Several major operators and ISPs are investing significantly in FTTH. Recently, in July 2018, RJIL announced its entry into the fixed broadband space. The company launched Jio GigaFiber, an FTTH broadband service, which will reportedly offer speeds of up to 1 Gbps. The company plans to operate in 1,100 cities and target 50 million households, almost thrice the country’s total current fixed line subscriber base. Bharti Airtel has announced the formation of an independent fibre company to leverage the growing fibre opportunity. The telco will be leasing out its fibre to other players in the market. Bharti Airtel’s Project Leap, a Rs 600 billion network improvement and modernisation initiative, will oversee the deployment and fiberisation of broadband sites along with the expansion of optic fibre cable (OFC) networks. Vodafone India’s You Broadband will invest a capex of Rs 6 billion over the next two years, a significant increase from Rs 540 million in 2017-18. BSNL has announced a capex of Rs 60 billion for network expansion in the coming years and is in the process of upgrading its FTTH network across 100 cities in the country.
Meanwhile, Spectra, which has operations in eight cities, will invest around Rs 2 billion during 2017-19 to ensure a deeper penetration of its OFC network in these cities. Further, Sun Direct has planned a capex of Rs 14.75 billion for service expansion over the next three years, a good part of which will be spent on laying OFC. ACT Fibernet has earmarked a capex of Rs 12 billion-Rs 15 billion over the coming two years, of which 60 per cent will be used for building underground networks.
Although the FTTH segment offers several opportunities, the roll-out of these networks has been slow owing to several regulatory, financial and demand-related challenges. While the government has released the right-of-way (RoW) rules, getting approvals and permissions continues to remain a cumbersome process owing to the multilayered structure of local governments. In most cases, RoW charges are very high, ranging from Rs 100,000 to Rs 5 million per km for laying fibre. Further, the financial burden of installing customer premises equipment and optical network terminals will add to the existing debt burden of telcos. The lack of service-level agreements for making time-bound RoW decisions and the unavailability of a skilled workforce are other major hurdles.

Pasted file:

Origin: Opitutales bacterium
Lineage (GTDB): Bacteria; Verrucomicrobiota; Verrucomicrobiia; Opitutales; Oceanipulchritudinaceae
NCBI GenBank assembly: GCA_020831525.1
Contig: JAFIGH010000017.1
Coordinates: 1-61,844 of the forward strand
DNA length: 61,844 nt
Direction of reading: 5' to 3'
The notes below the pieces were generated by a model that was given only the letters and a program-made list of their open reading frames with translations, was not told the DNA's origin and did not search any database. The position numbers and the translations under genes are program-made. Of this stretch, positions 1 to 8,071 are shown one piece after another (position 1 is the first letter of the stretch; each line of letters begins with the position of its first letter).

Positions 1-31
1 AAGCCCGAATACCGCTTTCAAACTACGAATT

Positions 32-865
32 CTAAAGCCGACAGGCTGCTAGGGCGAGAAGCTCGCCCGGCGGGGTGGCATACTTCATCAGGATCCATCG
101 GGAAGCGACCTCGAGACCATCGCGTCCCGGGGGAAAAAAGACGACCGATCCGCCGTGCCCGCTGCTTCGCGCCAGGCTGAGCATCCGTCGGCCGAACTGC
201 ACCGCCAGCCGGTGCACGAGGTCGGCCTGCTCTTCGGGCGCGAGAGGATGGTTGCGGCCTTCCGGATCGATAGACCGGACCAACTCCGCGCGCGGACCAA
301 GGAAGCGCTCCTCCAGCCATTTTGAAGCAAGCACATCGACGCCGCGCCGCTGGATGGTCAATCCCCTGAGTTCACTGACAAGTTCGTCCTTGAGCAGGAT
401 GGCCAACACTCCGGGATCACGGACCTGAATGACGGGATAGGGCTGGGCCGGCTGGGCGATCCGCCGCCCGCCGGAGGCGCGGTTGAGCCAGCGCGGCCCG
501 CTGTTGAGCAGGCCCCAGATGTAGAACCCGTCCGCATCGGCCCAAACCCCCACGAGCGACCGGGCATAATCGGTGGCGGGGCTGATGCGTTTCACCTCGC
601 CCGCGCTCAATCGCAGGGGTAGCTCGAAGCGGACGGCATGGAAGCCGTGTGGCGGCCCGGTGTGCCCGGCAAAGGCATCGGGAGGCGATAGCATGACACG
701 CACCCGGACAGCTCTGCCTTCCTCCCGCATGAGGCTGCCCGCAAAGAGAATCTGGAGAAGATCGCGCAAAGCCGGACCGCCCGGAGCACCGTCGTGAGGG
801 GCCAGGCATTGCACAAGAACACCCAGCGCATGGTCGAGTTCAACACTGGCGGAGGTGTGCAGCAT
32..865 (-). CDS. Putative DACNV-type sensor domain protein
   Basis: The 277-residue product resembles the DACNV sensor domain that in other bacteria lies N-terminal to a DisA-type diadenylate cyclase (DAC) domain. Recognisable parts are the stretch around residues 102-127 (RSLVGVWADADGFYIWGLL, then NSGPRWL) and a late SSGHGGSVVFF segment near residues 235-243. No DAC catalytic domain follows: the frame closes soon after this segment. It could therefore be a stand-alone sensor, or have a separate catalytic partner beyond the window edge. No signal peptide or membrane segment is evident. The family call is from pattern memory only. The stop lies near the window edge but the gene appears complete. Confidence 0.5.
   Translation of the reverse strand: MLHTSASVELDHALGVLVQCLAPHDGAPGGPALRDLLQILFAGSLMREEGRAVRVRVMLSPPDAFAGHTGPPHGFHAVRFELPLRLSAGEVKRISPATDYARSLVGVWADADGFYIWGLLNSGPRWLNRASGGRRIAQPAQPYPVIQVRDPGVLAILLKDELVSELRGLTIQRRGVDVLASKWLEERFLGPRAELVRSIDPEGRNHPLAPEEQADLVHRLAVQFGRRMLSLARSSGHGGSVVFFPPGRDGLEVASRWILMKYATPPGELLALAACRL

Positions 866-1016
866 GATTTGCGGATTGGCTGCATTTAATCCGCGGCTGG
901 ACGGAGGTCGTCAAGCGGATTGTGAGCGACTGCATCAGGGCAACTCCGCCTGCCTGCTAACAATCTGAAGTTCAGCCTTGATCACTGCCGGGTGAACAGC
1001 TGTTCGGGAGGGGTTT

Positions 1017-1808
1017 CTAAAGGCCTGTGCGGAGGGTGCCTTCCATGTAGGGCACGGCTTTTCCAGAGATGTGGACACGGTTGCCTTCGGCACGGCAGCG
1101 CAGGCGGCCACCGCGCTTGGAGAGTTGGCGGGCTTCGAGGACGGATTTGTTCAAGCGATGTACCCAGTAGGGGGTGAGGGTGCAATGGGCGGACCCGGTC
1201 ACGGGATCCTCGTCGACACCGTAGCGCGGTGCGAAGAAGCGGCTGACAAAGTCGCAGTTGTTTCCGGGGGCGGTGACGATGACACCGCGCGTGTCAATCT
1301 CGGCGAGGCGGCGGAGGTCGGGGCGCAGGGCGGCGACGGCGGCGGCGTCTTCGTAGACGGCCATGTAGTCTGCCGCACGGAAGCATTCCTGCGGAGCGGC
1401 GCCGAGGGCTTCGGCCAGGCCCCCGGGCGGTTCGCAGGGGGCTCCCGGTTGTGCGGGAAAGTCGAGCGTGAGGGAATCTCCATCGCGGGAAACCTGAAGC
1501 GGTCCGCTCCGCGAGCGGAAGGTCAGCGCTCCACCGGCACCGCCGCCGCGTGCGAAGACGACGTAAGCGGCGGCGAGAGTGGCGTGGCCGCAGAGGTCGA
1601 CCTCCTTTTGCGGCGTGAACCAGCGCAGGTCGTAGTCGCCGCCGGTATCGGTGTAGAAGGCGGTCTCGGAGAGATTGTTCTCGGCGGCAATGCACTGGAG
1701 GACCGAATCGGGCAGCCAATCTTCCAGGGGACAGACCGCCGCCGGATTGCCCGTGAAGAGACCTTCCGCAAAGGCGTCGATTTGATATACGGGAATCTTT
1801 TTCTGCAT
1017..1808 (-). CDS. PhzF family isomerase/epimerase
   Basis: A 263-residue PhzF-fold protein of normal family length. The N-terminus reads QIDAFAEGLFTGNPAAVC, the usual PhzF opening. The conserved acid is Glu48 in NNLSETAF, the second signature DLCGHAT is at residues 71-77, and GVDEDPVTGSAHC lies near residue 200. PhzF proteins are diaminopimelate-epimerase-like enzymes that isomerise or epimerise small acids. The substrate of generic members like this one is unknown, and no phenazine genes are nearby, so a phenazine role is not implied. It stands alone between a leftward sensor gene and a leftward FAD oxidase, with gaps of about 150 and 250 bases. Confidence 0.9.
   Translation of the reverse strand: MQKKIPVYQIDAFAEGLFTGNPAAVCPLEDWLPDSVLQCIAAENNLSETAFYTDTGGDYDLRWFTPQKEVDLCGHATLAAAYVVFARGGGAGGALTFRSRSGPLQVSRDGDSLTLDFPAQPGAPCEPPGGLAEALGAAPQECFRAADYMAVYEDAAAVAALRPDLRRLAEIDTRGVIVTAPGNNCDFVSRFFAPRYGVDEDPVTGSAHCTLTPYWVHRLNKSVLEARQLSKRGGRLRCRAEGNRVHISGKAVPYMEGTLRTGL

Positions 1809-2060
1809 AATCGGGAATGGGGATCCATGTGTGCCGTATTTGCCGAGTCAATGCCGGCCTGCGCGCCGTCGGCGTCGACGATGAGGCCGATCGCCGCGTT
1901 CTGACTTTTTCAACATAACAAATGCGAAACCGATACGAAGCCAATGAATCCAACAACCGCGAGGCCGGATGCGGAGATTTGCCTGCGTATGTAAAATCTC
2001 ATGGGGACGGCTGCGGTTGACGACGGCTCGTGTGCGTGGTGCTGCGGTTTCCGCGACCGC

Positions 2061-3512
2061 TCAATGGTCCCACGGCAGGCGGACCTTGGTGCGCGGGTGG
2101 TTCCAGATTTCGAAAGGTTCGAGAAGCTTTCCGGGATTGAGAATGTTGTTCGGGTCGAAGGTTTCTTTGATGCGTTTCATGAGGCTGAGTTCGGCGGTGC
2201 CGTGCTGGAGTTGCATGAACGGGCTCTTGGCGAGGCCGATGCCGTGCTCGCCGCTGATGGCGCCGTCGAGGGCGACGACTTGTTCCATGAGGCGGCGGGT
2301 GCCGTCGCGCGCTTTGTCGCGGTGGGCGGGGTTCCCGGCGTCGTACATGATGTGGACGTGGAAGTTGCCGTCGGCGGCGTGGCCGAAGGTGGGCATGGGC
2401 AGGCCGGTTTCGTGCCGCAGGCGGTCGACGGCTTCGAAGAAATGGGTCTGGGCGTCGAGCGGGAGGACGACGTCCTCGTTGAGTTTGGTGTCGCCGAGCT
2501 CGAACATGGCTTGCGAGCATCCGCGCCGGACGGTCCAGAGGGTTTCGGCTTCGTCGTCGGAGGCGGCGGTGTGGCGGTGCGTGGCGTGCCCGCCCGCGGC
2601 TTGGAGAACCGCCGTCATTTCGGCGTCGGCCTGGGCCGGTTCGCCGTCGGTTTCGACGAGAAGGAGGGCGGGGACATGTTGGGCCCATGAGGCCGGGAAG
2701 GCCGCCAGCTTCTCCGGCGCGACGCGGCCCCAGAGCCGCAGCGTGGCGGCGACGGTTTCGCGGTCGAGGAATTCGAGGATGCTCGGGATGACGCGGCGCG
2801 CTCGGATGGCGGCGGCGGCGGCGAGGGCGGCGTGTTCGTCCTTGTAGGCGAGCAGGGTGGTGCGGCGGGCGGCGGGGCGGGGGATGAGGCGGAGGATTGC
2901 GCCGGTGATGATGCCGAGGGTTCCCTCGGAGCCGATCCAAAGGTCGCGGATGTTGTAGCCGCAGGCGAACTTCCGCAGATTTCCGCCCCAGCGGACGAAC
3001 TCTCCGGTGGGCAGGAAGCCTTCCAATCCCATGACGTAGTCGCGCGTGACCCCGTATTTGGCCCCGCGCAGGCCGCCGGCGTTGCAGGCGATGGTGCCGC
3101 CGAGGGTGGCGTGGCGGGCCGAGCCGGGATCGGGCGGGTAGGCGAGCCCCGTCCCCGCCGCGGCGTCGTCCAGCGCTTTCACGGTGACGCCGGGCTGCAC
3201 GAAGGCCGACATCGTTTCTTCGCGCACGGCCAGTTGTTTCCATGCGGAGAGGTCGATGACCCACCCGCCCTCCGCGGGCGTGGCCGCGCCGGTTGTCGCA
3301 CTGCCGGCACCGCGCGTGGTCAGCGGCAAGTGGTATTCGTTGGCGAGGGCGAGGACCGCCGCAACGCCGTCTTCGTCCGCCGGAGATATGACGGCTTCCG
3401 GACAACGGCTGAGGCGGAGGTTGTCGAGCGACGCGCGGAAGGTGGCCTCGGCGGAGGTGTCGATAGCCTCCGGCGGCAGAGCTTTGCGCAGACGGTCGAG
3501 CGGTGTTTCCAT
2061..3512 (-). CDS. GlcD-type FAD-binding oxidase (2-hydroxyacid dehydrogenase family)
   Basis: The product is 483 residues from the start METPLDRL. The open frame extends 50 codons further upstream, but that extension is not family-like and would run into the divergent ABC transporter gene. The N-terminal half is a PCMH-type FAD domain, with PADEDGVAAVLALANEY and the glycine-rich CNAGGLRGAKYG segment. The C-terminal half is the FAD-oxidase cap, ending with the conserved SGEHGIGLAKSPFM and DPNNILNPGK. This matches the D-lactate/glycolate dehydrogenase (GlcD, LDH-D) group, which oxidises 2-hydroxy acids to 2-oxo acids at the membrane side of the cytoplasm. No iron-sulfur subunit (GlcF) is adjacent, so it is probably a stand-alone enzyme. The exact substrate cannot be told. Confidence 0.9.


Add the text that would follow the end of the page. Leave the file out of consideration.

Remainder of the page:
The lack of government incentives for high capex FTTH equipment and services is yet another limitation. Finding skilled manpower for fibre-related works is quite challenging. On the demand side, the provision of high speed wireless connectivity contributes to the declining value of FTTH. Further, the lack of relevant applications and content, low demand for broadband, and lack of awareness in the rural segment undermine the business case for FTTH.
The way forward
Despite its poor implementation in the country, FTTH remains a promising growth strategy for operators. Therefore, they are drawing expansion plans to achieve deep fibre penetration. They are looking for companies/investors that can build and own fibre networks and lease dark fibre on a need basis. Currently, the viability of the stand-alone FTTH model remains uncertain even in dense urban areas, mainly due to the requirement of large investments and the limited availability of high definition content. Going forward, the effective implementation of the RoW rules and the rationalisation of RoW charges would facilitate the growth of last-mile OFC in the country. Further, a single-window clearance mechanism and a time-bound decision-making process need to be in place. In sum, while the potential of FTTH is huge, its on-ground implementation has been slow and is expected to continue at a slower pace than wireless broadband deployment.